An Examination of Critical Theories of Finance from Adam Smith to the Present Day
Chapter 13: The East Coast Historians: John Kenneth Galbraith, Charles P. Kindleberger and Robert Shiller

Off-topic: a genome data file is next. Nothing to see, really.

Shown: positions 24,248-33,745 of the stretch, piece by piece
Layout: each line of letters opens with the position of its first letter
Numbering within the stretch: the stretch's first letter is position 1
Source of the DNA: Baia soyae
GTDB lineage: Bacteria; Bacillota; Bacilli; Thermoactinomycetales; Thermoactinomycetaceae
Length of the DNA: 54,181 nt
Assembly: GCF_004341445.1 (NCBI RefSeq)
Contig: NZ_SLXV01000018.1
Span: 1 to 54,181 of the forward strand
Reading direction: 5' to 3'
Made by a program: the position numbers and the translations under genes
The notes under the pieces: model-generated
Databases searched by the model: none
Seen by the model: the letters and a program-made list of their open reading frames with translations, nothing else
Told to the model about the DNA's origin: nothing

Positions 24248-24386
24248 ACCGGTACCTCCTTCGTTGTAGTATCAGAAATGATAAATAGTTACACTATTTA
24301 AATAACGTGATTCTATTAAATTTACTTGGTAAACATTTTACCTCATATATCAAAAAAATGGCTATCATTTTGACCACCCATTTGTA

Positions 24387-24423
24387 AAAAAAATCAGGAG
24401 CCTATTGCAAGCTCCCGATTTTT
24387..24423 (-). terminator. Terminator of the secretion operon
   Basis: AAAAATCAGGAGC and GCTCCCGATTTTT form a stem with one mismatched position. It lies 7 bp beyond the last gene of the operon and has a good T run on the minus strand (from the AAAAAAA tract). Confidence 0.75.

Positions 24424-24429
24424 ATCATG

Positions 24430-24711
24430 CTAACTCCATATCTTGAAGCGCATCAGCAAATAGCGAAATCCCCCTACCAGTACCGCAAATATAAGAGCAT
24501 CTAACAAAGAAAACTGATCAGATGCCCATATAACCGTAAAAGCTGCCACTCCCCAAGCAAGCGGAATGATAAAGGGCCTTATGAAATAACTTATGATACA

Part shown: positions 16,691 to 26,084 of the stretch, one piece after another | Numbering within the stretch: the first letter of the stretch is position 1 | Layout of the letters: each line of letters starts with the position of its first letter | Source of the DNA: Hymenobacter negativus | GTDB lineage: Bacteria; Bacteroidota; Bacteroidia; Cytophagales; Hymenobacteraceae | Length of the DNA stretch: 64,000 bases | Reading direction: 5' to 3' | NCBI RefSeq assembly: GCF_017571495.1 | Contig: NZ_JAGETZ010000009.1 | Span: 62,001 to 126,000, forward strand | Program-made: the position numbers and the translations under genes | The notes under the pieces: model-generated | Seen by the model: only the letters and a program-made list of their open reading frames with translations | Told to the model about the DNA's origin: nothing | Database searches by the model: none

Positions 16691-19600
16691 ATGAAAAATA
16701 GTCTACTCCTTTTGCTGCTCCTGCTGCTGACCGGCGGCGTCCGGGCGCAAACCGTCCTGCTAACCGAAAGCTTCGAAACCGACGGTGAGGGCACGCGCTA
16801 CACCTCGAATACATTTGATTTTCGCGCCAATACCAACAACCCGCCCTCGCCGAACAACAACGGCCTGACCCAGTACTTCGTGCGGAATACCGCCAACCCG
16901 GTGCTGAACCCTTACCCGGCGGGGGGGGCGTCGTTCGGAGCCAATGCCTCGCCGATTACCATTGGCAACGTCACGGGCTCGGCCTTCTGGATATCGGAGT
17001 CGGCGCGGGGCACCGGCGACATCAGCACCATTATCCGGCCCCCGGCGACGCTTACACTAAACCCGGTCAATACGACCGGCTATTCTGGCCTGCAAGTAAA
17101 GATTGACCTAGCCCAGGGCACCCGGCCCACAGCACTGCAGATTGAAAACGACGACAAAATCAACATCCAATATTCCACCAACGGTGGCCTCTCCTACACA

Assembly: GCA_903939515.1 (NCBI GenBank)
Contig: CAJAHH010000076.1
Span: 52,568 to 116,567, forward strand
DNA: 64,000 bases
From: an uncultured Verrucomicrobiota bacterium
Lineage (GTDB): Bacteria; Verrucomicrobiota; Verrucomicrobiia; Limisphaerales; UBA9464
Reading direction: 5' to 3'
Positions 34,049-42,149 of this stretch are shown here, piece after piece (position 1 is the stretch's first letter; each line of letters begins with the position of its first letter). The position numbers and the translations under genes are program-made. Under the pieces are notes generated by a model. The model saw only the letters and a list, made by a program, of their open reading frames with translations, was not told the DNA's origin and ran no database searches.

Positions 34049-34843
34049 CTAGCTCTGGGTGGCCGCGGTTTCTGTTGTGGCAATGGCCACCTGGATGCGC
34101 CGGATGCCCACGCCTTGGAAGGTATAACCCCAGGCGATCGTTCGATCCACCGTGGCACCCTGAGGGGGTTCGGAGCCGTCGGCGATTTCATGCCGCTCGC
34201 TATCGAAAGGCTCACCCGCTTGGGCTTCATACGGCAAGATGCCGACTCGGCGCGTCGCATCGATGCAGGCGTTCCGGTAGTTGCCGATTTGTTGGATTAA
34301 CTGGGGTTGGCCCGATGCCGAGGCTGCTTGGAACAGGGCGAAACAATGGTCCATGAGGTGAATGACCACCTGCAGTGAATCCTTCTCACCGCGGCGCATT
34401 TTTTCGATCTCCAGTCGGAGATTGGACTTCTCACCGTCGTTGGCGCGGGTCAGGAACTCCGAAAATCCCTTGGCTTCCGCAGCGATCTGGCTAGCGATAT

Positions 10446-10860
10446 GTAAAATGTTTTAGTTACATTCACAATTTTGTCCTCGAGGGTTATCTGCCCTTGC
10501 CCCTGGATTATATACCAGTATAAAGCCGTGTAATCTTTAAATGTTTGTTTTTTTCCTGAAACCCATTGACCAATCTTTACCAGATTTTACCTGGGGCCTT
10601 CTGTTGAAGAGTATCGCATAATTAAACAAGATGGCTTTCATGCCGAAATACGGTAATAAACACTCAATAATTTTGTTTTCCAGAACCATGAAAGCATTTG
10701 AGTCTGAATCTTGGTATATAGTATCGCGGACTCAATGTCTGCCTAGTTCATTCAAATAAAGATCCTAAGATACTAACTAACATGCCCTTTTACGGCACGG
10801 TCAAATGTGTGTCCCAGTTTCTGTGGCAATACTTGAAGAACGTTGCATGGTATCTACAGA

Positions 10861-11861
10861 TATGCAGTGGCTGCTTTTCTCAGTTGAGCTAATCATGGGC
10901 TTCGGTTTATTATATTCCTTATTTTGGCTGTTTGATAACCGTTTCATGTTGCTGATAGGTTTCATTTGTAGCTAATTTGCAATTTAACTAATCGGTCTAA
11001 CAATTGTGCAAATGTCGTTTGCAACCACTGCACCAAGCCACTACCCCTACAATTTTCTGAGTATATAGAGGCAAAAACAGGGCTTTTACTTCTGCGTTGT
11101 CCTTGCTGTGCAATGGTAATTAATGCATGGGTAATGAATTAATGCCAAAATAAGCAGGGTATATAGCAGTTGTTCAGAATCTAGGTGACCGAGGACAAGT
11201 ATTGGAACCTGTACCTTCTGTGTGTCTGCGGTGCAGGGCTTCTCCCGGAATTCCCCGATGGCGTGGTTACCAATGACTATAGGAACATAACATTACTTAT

Apart from being near contemporaries writing on finance in the second half of the twentieth century, John Kenneth Galbraith and Charles P. Kindleberger represent a common historiographic approach to the analysis of financial instability in modern capitalism. Their inductive approach was echoed at the end of the century by Robert Shiller, a professor of economics at Yale University. The latter suggests a geographical as well as intellectual proximity, and a personal influence on the younger by the two older historians, Charles Kindleberger (at the Massachusetts Institute of Technology in Boston) and John Galbraith (at Harvard University in the Cambridge suburb of Boston). 1. KINDLEBERGER AND GALBRAITH Galbraith’s The Great Crash 1929 and Kindleberger’s Manias, Panics and Crashes are essentially descriptions of the events preceding and accompanying particular financial crises. Sentiments of greed, euphoria, frustrated expectations and panic move financial markets, set off by any change in the economy that arouses heightened expectations of return, leading to excess, fraud and collapse. Kindleberger cites Minsky’s theoretical analysis.1 But his and Galbraith’s analyses are really studies in mass psychology (as is suggested by the title of Kindleberger’s book). The terms of Kindleberger’s analysis are really a taxonomy of the phases of financial crashes, which he sees as characterising all kinds of financial cycles, whether they be an over-extension of bank credit, or a ‘bull’ market in securities. If there is a common origin to financial cycles, it lies in monetary incontinence at some initial stage of the credit boom. A ‘displacement’ in the...
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